Missed week one? Read the first entry to the rehearsal journal
There was a good energy in the rehearsal room at the start of week two. The actors were looking forward to beginning the scene work from a more practical and physical perspective following the tremendous brainstorming of last week.
We are pleased to have Ruth Cooper-Brown and Rachel Cristi Bown-Williams from RC-Annie as our fight directors on this production and they began with a whipping workshop. They brought in their own whips (nothing odd about that - they’re fight directors) and the actors practised the technique that would ensure a good ‘crack’ on every flick. At all times, health and safety is paramount, but from my angle the action was already looking spectacular. They then worked on developing the basic skills with the company and looking at an improvised sequence of interlocking arms, actors working in pairs creating the beginning of a fight, perhaps, and building that into the rest of their bodies. It is great to see the possibilities that come from basic disciplines.
Eddie Kay, our movement director, was back in from Wednesday to pick up the movement work. As well as finding a physical language for characters, there are a number of group scenes that involve extensive movement. We have the challenge of staging an orgy, and also examining the culture of the savage reservation, looking at ritual. We spent some time this week finding a safe and effective means of expressing a riot and we began work on staging the nightclub scene. All very demanding. The company is taking the ensemble nature of the work on really well. They are going to be very busy in performance, and we are all going to need to build up our stamina. Eddie is taking us through warm up exercises to ensure that we are prepared for the physical demands of the piece and this will need to continue throughout the entire run of the production.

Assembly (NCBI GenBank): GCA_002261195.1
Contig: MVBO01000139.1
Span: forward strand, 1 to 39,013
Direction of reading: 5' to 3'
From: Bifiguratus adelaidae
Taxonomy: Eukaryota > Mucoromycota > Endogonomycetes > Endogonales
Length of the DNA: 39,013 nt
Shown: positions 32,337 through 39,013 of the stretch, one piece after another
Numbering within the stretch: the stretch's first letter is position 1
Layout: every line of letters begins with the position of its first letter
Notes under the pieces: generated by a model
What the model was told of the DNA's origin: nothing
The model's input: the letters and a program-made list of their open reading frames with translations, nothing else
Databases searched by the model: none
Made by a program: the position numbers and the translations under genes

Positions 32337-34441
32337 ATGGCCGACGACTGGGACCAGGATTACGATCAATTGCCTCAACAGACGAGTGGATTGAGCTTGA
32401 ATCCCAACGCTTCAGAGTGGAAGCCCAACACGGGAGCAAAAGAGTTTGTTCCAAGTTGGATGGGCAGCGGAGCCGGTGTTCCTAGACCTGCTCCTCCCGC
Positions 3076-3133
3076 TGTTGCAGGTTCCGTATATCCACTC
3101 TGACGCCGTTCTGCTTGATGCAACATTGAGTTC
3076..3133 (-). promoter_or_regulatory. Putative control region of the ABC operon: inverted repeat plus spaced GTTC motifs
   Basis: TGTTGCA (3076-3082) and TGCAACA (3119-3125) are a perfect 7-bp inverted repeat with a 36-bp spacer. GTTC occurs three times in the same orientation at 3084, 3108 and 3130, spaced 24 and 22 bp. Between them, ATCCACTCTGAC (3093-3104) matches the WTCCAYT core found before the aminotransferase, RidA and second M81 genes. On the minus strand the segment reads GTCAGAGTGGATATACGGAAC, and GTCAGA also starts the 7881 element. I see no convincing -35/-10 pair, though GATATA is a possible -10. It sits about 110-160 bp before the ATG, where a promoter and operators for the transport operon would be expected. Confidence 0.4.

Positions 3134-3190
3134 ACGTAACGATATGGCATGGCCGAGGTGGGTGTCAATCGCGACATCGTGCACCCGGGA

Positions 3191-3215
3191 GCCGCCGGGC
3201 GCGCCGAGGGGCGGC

The rehearsal room is so often a place of intensive exploration and concentration, but there are also lighter moments and a sense of play. In the scene work, so many discoveries are made through the process of ‘actioning the text’. This involves analysing each separate thought expressed by each character and making a choice as to how one character is trying to affect another character. Using transitive verbs, implying a transition from one person to another, the text becomes active and alive. As James works with the actors, our understanding of what is happening in the scenes is greatly enhanced. The scenes become dynamic and the actors are motivated and inspired. While this is intensive work in itself, it encourages play and exploration and allows actors to use their craft to the full.
Another good week, with our work heading in a very positive direction.
Brave New World premieres at Royal and Derngate, Northampton, where it runs from 4 to 26 September 2015. It then tours to Edinburgh, Blackpool, Nottingham, Cheltenham, Wolverhampton, Darlington and Bradford where it concludes on 5 December.